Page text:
Neuromod welcomes study demonstrating safety and efficacy of Lenire device in tinnitus patients


Neuromod Devices has welcomed the findings of an independent study performed at the German Hearing Center at Hannover Medical School (Hannover, Germany), which found that 85% of tinnitus patients experienced a reduction in their tinnitus symptoms—based on the Tinnitus Handicap Inventory (THI) score—across 20 patients when using the Lenire device.

This study showed that six-to-12 weeks of treatment using Lenire, a bimodal neuromodulation device developed by Neuromod that provides sound and electrical stimulation of the tongue, can safely achieve clinically meaningful improvements in tinnitus symptom severity in a real-world clinical setting, as per a press release from the company.

The study was led by Thomas Lenarz, Anke Lesinski-Schiedat and Andreas Buechner from the Department of Otolaryngology at Hannover Medical School in Hannover, Germany. Its results were recently published in Brain Stimulation.

The real-world data are consistent with the outcomes of Neuromod’s large-scale clinical trial, TENT-A1, which included 326 participants across Ireland and Germany, the release continues. The TENT-A1 trial—the results of which were published in Science Translational Medicine in October 2020—showed that 86.2% of treatment-compliant participants reported an improvement in their tinnitus symptoms after a 12-week period using Lenire. When followed up 12 months post-treatment, 80.1% of treatment-compliant participants had sustained improvements in their symptoms as well.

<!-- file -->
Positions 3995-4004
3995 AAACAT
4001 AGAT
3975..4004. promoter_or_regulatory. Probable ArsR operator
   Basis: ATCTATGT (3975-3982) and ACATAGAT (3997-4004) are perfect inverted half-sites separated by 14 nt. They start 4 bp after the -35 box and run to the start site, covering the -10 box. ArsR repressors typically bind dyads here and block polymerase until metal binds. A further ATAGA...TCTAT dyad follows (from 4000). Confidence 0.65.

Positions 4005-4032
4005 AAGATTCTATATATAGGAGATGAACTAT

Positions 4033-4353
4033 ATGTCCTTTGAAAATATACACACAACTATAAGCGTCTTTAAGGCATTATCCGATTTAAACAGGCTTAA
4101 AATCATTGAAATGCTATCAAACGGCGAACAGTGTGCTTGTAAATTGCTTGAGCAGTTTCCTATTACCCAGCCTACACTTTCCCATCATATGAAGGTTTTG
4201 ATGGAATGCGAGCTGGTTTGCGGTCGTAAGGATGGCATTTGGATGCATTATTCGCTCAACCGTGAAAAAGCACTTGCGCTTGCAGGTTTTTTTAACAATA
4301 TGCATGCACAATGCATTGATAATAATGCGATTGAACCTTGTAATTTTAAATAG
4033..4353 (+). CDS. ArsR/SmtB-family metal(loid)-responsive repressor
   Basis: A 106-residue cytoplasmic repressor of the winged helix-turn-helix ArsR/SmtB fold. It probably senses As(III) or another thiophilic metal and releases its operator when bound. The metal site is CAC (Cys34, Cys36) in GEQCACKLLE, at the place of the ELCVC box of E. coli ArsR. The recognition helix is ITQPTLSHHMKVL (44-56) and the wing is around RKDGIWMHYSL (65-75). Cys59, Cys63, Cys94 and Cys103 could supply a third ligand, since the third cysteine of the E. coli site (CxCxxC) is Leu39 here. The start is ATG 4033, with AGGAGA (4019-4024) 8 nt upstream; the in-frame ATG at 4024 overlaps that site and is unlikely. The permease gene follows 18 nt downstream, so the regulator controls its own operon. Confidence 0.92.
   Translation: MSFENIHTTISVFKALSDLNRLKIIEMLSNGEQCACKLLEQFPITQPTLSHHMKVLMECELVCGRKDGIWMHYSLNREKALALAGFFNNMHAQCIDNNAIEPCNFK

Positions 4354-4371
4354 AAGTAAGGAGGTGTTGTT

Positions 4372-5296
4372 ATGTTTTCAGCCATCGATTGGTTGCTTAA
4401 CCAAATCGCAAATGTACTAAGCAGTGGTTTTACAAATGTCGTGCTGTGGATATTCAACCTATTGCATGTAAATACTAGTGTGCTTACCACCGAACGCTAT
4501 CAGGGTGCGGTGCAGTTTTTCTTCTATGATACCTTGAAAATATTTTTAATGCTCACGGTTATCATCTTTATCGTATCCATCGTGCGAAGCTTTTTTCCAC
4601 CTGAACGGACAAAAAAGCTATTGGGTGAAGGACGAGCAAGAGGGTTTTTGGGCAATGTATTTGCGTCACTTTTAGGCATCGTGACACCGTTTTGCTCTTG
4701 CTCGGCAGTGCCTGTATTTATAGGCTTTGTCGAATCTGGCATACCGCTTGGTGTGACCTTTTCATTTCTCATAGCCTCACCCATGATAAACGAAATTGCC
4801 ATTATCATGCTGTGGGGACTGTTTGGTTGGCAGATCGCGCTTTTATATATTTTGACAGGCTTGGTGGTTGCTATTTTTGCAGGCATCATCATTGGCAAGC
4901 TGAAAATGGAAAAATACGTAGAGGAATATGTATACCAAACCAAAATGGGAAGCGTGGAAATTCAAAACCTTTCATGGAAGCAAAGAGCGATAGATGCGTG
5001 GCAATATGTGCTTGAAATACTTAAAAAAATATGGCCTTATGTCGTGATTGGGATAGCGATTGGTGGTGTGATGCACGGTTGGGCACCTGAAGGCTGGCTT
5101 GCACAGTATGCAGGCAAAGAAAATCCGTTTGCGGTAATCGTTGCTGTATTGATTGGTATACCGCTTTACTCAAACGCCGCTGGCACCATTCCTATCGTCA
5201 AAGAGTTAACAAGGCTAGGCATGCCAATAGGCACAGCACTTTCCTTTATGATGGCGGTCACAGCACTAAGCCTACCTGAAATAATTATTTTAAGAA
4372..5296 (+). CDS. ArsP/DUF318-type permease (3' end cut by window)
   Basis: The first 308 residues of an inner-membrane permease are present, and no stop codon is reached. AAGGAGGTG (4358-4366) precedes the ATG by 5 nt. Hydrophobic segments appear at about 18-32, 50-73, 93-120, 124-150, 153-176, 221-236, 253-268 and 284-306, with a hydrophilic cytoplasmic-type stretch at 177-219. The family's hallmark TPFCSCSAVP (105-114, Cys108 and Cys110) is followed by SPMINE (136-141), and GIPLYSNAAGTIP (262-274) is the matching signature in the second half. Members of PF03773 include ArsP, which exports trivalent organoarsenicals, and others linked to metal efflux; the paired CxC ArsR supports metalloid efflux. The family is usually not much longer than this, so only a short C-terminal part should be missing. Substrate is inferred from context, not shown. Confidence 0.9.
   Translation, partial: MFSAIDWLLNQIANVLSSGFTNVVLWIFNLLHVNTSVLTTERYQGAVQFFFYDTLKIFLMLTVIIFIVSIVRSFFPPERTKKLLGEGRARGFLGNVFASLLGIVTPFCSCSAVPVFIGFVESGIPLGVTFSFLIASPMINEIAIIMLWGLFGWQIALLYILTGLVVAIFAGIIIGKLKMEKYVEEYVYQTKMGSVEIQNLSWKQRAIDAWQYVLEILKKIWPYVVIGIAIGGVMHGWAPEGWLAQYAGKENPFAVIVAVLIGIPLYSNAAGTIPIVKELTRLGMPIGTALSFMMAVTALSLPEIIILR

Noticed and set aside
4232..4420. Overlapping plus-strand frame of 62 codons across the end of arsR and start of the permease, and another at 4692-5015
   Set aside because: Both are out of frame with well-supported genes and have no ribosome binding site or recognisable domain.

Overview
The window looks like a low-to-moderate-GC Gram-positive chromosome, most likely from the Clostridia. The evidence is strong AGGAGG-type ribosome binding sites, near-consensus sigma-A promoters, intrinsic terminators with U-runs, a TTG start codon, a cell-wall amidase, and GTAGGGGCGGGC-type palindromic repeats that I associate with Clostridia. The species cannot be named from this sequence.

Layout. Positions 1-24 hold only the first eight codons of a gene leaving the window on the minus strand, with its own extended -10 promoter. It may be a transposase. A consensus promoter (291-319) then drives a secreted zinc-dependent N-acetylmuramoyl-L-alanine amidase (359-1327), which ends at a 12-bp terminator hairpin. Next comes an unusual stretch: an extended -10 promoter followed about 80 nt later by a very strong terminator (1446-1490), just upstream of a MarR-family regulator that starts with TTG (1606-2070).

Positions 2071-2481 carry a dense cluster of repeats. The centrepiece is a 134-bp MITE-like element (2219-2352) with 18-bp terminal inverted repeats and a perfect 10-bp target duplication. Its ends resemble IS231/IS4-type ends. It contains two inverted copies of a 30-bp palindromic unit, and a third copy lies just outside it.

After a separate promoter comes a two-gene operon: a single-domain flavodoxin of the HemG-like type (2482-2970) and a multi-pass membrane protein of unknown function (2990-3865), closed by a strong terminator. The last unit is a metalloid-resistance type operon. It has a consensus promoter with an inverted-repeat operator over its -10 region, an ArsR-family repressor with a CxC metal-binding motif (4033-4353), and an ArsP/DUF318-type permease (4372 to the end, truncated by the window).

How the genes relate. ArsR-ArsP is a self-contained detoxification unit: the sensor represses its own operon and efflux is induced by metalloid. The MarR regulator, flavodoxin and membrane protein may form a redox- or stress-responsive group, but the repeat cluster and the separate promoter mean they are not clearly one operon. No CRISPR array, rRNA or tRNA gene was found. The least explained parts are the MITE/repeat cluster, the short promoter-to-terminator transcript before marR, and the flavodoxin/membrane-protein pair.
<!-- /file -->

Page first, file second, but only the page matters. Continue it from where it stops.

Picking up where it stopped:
The Hannover study involved shorter durations of treatment (6–12 weeks) and observed a mean improvement (reduction) in THI score of 10.4 points, which exceeds the clinically meaningful difference of seven points. These real-world data are in line with the TENT-A1 study, which observed similar improvements after six weeks of treatment and achieved a total of 14.6 points improvement after a full 12 weeks of treatment. Furthermore, there were no reported treatment-related adverse events, according to Neuromod.

Ross O’Neill, CEO and founder of Neuromod, said: “Results from real-world studies can turn out to be different from those of clinical trials, for a variety of reasons, so it is really encouraging to see that the study performed by Professor Lenarz’s team showed similar levels of efficacy and safety for the Lenire device as in our own large-scale TENT-A1 clinical study—which was published as the cover story in Science Translational Medicine just over a year ago.

“The Hannover study involved shorter-term use than our studies but we saw similar levels of improvement after six weeks of use in the TENT-A1 study. Furthermore, there were no reported treatment-related adverse events with Lenire, confirming the device’s safety in a real-world setting. We are committed to contributing to the body of evidence of using bimodal neuromodulation to treat tinnitus and we were encouraged to see Lenire perform well on studies conducted by eminent otolaryngology clinicians and researchers, such as Professor Thomas Lenarz and his team in Hannover.”

Lenire works by delivering mild electrical pulses to the tongue, through an intra-oral component called the ‘Tonguetip’, combined with sound played through headphones to drive long-term changes or neuroplasticity in the brain to treat tinnitus.


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